Mary Edmonia Lewis was an American sculptor who worked for most of her career in Rome, Italy. Born free in New York, she was the first woman of African-American and Native American heritage to achieve international fame and recognition as a sculptor in the fine arts world. Her work is known for incorporating themes relating to black people and indigenous peoples of the Americas into Neoclassical-style sculpture. She began to gain prominence in the United States during the American Civil War; at the end of the 19th century, she remained the only black woman who had participated in and been recognized to any degree by the American artistic mainstream. In 2002, the scholar Molefi Kete Asante named Edmonia Lewis on his list of 100 Greatest African Americans.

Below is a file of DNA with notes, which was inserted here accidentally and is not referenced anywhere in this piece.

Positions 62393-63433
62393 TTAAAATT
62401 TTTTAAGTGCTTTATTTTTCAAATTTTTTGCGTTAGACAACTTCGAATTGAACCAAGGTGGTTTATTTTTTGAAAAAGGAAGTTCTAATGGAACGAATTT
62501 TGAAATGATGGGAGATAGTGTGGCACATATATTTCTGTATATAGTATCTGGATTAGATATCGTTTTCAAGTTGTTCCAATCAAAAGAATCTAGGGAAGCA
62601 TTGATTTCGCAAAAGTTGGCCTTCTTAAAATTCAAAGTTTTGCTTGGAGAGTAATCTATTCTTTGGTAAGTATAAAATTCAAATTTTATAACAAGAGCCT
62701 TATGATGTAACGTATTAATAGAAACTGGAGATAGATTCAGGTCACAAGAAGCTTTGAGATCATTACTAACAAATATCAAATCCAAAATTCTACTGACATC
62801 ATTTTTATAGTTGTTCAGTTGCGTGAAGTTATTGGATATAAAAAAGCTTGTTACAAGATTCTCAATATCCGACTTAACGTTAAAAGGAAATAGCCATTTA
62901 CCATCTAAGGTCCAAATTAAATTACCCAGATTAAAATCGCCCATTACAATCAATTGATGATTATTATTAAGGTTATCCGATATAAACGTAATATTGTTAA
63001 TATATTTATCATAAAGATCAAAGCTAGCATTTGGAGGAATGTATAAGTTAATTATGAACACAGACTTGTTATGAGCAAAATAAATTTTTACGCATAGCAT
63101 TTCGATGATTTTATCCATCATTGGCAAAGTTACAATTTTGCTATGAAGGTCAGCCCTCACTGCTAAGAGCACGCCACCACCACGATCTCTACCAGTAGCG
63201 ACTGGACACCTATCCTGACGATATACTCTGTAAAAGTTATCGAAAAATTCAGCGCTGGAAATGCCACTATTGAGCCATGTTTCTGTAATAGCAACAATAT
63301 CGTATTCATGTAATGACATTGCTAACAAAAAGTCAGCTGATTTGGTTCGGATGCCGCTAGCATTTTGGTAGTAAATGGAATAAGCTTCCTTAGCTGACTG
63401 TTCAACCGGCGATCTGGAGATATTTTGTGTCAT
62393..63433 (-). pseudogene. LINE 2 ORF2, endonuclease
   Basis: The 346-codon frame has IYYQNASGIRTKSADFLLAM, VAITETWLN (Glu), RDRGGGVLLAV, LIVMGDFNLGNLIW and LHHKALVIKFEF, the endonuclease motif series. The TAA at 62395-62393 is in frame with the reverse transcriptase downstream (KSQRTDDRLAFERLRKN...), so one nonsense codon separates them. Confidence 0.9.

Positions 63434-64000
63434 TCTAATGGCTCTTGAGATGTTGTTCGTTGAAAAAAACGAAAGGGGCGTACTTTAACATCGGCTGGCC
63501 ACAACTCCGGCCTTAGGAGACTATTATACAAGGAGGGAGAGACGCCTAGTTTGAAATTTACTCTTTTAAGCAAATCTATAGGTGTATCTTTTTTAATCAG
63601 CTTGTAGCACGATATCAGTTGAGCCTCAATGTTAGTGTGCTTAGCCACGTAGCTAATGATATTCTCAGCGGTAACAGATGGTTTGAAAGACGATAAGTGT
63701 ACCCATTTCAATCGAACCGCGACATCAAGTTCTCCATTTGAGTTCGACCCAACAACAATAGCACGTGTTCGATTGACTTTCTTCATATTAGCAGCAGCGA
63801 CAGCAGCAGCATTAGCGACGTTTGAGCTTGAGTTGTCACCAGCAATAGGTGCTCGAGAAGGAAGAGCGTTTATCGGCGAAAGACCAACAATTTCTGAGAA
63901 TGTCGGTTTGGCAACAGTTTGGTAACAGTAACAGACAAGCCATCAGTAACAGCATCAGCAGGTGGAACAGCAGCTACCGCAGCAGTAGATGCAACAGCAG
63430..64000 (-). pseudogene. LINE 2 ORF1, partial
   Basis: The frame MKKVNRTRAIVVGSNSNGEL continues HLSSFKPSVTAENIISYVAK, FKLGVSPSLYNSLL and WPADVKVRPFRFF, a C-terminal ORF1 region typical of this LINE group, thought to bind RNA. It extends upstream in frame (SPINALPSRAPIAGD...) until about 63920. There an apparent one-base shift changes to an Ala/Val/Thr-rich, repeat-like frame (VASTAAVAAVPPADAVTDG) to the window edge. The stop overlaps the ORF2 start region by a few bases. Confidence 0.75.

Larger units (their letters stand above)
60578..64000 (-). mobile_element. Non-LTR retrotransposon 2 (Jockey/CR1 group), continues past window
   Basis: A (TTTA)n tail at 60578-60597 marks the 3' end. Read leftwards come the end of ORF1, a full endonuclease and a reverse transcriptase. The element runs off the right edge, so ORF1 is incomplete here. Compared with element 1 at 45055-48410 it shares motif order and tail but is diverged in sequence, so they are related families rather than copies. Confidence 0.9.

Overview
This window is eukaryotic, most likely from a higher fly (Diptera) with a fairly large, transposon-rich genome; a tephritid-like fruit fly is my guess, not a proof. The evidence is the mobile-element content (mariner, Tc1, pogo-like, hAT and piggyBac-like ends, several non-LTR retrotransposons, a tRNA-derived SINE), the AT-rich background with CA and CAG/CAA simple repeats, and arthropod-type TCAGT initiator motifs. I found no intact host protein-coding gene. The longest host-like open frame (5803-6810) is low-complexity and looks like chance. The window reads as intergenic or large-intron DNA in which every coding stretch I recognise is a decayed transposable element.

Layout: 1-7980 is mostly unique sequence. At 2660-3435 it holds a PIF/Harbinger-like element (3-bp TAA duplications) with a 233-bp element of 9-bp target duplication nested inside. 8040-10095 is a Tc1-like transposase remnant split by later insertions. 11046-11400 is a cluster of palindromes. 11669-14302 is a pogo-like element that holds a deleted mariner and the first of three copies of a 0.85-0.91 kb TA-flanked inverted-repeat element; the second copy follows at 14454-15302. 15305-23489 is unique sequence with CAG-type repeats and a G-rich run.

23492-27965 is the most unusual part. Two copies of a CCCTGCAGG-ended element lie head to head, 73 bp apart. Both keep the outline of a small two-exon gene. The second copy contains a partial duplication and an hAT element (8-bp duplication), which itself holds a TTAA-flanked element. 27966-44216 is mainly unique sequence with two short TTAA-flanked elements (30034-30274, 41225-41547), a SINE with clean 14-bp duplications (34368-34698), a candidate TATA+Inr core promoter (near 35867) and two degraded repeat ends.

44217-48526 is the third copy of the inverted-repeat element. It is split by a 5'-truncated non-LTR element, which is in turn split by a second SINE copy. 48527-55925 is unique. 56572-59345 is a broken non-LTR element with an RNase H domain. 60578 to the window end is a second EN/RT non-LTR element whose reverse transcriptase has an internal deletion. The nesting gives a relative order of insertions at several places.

|Born:||Mary Edmonia Lewis, July 4, 1844, Greenbush, New York, US|
|Died:||September 17, 1907, London, UK|
|Nationality:||Mississauga Ojibwe (mother) and Afro-Haitian (father)|
|Education:||New York Central College, Oberlin College|
About Edmonia Lewis
New York-born artist whose career as a sculptor took her to Rome, Italy. Her famous sculptures include The Death of Cleopatra (more than 3,000 pounds and made of marble) and Forever Free (a celebration of the end of slavery).
After graduating from Oberlin College in Ohio, she moved to Boston, Massachusetts to begin her career as a sculptor.
Her Native American ancestry inspired an 1866 sculpture entitled Old Arrow-Maker and His Daughter.
She was born in New York City to a family of Haitian, African, African-American, and Mississauga Ojibwe heritage.
She created an 1868 sculpture based on the character of Minnehaha in Henry Wadsworth Longfellow‘s The Song of Hiawatha.
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